Framing a distant cousin to “The Tortoise and the Hare” in loosely sketched watercolors and delicious dactyls, Graham and his brother-in-law present an aging but game Parisian who quixotically enters a bicycle race to the Côte d’Azur.
Having impulsively lined up against hotshots like “handsome young François, surrounded by girls, / with a sneer on his lips and a shine on his curls,” 60-year-old Albert sets off on the grueling course and resolutely pedals on as others whiz by. Having labored through days of rain and snow, he reaches the top of the mountain pass at last—in time to watch as a giant snowball plummets past, snatches up all the other cyclists and plunges into the sea far below. As the erstwhile entrants drag their way to shore, Albert “rides into Nice, / with an escorting bevy of mounted police. / A hug from a film star, a kiss from the mayor, / for Albert Larousse—cyclist extraordinaire!” The verses’ clever rhymes and the handwritten-style typeface both complement Graham’s informal scenes of the balding, white-haired gent plugging along or sitting at his ease with bread and wine as flocks of helmeted cyclists zoom past—and ultimately holding up a golden trophy in triumph. Bravo!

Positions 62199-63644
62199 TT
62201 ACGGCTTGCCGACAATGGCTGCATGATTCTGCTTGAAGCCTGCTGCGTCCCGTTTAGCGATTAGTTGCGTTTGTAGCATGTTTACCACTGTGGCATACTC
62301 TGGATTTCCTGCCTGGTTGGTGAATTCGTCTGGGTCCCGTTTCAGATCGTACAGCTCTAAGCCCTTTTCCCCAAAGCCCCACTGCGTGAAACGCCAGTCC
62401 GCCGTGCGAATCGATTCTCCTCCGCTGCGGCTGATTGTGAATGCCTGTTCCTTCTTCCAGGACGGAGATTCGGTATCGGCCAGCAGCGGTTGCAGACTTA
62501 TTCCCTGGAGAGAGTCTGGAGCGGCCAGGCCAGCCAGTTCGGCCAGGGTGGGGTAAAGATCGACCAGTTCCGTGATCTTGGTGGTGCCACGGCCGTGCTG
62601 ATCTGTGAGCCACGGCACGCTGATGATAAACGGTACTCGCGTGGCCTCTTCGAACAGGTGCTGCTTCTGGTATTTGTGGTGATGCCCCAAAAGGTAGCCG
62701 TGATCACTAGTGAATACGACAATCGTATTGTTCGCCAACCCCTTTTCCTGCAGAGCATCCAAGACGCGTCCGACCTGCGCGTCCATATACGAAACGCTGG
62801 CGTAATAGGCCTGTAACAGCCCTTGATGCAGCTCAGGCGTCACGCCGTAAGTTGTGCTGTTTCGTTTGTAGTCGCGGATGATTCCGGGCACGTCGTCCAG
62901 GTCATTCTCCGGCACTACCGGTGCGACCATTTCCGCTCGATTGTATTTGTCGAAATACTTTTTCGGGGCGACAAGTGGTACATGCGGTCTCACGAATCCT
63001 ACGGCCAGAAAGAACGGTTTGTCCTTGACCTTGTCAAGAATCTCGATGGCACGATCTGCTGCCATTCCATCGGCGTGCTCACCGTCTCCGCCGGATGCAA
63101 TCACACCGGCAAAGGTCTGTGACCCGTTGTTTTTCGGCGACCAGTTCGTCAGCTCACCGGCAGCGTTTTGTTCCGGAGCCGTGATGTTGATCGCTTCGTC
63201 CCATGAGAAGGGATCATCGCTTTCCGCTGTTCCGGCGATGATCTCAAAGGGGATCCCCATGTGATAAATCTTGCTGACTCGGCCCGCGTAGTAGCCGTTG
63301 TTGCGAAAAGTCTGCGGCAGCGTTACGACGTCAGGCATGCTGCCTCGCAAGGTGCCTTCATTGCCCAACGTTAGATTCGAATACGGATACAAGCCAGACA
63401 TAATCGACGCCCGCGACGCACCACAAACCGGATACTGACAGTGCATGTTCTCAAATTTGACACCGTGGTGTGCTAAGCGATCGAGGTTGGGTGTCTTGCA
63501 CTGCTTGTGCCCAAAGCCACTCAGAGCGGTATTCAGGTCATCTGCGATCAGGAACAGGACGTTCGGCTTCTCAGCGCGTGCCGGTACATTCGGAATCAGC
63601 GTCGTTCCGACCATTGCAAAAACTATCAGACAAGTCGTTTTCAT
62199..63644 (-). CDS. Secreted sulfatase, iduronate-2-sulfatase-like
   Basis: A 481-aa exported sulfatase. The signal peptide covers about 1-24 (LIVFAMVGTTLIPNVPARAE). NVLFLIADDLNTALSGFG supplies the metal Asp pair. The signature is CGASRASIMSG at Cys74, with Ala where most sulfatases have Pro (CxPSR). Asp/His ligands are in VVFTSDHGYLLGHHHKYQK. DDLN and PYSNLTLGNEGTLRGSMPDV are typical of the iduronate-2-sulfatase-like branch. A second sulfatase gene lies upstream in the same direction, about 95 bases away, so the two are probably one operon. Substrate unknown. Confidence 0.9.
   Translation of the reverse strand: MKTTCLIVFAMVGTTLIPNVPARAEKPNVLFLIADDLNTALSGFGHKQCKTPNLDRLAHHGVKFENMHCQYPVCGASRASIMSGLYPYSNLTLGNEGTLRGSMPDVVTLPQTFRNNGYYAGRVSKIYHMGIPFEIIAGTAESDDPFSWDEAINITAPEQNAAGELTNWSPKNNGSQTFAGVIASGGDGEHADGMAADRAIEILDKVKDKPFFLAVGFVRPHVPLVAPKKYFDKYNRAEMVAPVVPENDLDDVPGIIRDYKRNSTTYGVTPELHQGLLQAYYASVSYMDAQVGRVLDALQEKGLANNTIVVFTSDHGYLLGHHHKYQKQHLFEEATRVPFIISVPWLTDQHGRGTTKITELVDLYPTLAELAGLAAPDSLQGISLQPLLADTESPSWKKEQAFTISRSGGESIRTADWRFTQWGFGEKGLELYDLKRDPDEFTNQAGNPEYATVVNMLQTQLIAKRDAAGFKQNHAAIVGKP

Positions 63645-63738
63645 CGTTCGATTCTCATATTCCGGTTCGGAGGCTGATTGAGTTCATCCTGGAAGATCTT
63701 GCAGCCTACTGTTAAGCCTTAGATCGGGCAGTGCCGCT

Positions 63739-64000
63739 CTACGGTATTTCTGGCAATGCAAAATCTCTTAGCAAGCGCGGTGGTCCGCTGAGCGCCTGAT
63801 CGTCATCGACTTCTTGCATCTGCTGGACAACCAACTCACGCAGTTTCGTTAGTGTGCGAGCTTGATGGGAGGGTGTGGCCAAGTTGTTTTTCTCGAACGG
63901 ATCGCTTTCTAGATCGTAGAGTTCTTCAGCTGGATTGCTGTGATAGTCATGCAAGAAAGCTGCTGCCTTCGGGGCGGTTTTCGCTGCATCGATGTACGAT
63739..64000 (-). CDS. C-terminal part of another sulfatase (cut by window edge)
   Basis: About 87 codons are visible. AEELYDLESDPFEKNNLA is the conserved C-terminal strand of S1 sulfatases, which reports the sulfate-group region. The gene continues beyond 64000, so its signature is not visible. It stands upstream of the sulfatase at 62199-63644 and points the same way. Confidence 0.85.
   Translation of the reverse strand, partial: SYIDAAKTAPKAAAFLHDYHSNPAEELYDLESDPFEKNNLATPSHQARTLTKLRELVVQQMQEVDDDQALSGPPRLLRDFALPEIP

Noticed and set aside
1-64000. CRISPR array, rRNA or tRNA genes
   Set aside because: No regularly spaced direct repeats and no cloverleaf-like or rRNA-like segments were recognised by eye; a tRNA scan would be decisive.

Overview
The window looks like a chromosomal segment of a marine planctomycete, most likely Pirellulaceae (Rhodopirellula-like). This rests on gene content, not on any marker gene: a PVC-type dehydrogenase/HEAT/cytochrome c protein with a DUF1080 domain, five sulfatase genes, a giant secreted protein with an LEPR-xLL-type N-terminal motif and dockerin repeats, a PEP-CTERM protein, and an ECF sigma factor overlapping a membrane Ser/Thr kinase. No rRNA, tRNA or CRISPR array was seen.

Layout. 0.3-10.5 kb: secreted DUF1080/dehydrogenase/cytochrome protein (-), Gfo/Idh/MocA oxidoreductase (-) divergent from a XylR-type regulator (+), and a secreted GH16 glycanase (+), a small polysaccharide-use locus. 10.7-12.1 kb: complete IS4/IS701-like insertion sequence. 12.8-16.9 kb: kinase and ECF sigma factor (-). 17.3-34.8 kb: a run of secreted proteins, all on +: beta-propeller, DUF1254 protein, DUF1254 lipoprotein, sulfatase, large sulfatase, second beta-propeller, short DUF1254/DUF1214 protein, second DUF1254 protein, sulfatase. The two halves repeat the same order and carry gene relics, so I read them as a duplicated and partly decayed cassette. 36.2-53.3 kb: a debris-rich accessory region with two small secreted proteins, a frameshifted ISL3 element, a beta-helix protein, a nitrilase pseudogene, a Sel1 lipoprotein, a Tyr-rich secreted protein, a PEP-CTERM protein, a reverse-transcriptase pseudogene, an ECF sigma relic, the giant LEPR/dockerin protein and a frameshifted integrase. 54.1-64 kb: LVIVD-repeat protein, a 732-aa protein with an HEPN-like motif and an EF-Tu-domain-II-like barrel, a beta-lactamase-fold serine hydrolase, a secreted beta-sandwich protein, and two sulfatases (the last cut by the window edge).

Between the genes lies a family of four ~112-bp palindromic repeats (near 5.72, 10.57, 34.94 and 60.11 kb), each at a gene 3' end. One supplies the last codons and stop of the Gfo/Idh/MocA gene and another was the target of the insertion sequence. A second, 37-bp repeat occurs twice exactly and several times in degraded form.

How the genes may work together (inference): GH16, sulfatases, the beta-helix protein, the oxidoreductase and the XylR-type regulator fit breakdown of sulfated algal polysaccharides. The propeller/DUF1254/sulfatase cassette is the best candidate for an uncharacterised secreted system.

Slow and steady wins the race—though being tardy enough to miss the avalanche helps. (Picture book. 6-8)